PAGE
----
Kinetic Molecular Theory of Matter
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Matter consists of very small particles that we cannot see, called atoms and
molecules
We use theories models of what we think matter looks like.
The Kinetic Molecular Theory of Matter states that:
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All matter occurs in one of three phases, namely solid, liquid and gas
The properties of the three phases of matter are explained with the kinetic
particle model of matter.
Matter is made up of particles that are constantly moving.
All particles have energy, but the amount of energy depends on whether
the substance is a solid, liquid or gas.
The temperature of a substance is a measure of the average kinetic energy
of the particles.
A change in phase may occur when the energy of the particles is changed
There are spaces between the particles of matter.
There are attractive forces between particles and these become stronger
as the particles move closer together. However, when the particles are
extremely close, repulsive forces start to increase.
To prove that matter has a particle nature:
Brownian motion and diffusion proves that matter consists of particles.
1.
Brownian motion
Brownian motion is the random movement of microscopic particles suspended in a
liquid or gas. The movement is caused by collisions between the molecules of the liquid
or gas.
Diffusion
Diffusion is the spontaneous movement of a substance from an area of high
concentration of that substance to an area of lower concentration.
Characteristics of the three phases using the kinetic molecular theory:
Physical state of a substance
The physical state (or phase) that a substance is in at a certain
temperature depends on its boiling point, melting point and freezing point.
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The freezing point is the temperature at which a liquid changes it’s
physical state (or phase) and becomes a solid.
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The temperature at which a solid changes completely into a liquid is the
melting point.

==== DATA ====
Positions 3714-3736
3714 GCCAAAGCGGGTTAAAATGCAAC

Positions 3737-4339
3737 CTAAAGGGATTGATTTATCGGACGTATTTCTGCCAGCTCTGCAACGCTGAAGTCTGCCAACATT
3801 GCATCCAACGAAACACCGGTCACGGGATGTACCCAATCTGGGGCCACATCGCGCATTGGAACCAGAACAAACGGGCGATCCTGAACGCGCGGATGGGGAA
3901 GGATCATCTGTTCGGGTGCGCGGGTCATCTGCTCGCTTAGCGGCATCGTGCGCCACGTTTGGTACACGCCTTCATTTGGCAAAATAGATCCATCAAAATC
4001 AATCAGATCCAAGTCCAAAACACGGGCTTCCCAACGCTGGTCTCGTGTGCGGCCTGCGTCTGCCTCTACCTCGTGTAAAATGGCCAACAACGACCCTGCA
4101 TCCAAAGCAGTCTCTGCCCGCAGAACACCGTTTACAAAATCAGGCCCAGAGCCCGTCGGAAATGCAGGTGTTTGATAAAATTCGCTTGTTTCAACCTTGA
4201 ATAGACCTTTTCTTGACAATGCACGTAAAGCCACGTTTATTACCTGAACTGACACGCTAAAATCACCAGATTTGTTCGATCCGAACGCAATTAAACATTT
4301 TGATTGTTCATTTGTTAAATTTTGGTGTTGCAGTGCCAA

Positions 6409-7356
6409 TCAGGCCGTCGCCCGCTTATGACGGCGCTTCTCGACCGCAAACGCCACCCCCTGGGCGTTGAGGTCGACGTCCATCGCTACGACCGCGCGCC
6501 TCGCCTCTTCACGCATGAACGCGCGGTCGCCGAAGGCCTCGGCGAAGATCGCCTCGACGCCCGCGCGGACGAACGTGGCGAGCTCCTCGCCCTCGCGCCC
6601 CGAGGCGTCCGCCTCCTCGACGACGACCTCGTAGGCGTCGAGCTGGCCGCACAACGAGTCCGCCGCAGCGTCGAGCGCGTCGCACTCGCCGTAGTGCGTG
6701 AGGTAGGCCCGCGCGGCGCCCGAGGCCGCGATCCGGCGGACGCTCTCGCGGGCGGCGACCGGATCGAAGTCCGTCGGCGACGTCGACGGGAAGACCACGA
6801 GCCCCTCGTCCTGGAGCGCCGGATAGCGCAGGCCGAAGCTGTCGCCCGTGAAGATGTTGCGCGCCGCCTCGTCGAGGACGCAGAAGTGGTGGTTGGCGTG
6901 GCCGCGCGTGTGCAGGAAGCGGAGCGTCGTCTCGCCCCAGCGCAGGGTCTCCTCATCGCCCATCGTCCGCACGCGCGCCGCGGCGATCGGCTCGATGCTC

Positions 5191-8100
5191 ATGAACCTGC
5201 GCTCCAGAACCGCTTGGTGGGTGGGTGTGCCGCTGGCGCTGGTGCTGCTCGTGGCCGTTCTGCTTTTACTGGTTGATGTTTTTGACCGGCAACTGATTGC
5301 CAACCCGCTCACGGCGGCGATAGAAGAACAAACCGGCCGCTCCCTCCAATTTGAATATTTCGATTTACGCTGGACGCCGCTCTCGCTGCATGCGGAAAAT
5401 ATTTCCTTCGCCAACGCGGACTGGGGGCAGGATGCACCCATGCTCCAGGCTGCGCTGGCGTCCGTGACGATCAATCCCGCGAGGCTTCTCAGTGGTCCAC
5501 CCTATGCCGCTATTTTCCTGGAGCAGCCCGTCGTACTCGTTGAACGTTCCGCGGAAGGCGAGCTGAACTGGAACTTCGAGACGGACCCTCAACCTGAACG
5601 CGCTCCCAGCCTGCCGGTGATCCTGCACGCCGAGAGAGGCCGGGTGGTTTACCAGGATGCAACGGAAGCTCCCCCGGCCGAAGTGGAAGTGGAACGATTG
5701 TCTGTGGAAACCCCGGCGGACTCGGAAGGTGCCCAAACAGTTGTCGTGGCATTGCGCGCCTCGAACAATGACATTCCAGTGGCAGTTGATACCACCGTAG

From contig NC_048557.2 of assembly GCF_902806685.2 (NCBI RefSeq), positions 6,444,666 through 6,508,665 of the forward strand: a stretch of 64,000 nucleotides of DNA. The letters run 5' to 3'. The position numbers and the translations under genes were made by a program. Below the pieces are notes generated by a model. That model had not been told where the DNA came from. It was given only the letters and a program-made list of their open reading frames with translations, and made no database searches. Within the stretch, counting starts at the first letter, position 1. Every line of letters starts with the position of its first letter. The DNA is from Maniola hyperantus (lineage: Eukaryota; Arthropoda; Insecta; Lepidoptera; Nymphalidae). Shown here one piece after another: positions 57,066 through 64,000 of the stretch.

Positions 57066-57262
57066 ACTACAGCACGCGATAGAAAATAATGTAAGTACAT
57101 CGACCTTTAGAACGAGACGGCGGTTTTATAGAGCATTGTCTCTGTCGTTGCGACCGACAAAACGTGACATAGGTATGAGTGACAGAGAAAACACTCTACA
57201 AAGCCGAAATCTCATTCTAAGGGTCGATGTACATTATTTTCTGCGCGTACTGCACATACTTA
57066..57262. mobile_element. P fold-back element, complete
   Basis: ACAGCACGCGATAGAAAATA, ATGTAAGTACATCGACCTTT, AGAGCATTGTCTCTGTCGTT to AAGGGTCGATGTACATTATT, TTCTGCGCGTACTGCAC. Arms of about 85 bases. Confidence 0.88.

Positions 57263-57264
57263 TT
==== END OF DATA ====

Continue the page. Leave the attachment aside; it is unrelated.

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The temperature at which a liquid changes into a gas (or vapour), is called
the boiling point of a substance.
Temperature is measured with a thermometer. Temperature can be
measured using different units of measurement. The most common unit of
temperature in South Africa is the degree Celsius (°C).
Examples of boiling points and melting points
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Water has a melting point of 0 °C and a boiling point of 100 °C.
Nitrogen gas boils at -196 °C and it is a gas at room temperature
Ethanol is a liquid at room temperature and be cooled to below -114 °C to
change to the solid phase.
Phase changes
A phase change occurs when a substance moves from one physical state
(solid, liquid or gas phase) to another.
A phase change is accompanied by:
1.
A change in the arrangement of the particles
2.
The absorption or release of energy.
1.
Melting
The change of state from solid phase to liquid is called melting.
When a solid is heated, the particles vibrate more vigorously.
For a solid to melt, the energy of the particles must increase enough to overcome the
intermolecular forces holding the particles together.
A solid held together by strong intermolecular forces will have a higher melting point
than one where the forces are weak.
2.
Evaporation and boiling
The process whereby a liquid changes to a gas at temperatures below its boiling point is
called evaporation.
Some of the particles near the surface of the liquid have sufficient energy to break away
from the surface of the liquid and enter the gas phase.
A liquid is boiling if there are changes from the liquid to the gas phase occurring
throughout the liquid.
At this temperature the particles have sufficient energy to break the intermolecular
forces
3.
Condensation
The change of state from gas to liquid is called condensation.
The intermolecular forces of attraction become stronger.
4.
Freezing
The change of state from liquid to solid state is called freezing.
When temperature is at the freezing point of the particles, the intermolecular forces of
attraction between them become much stronger.
5.
Sublimation
The direct change from solid to gas phase on heating and from a gas to a solid on
cooling is called sublimation. The substance does not go the liquid phase.
Example:
Dry ice (solid carbon dioxide) sublimes directly from solid to gas
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Grade 10 Notes (Kinetic Molecular Theory of Matter)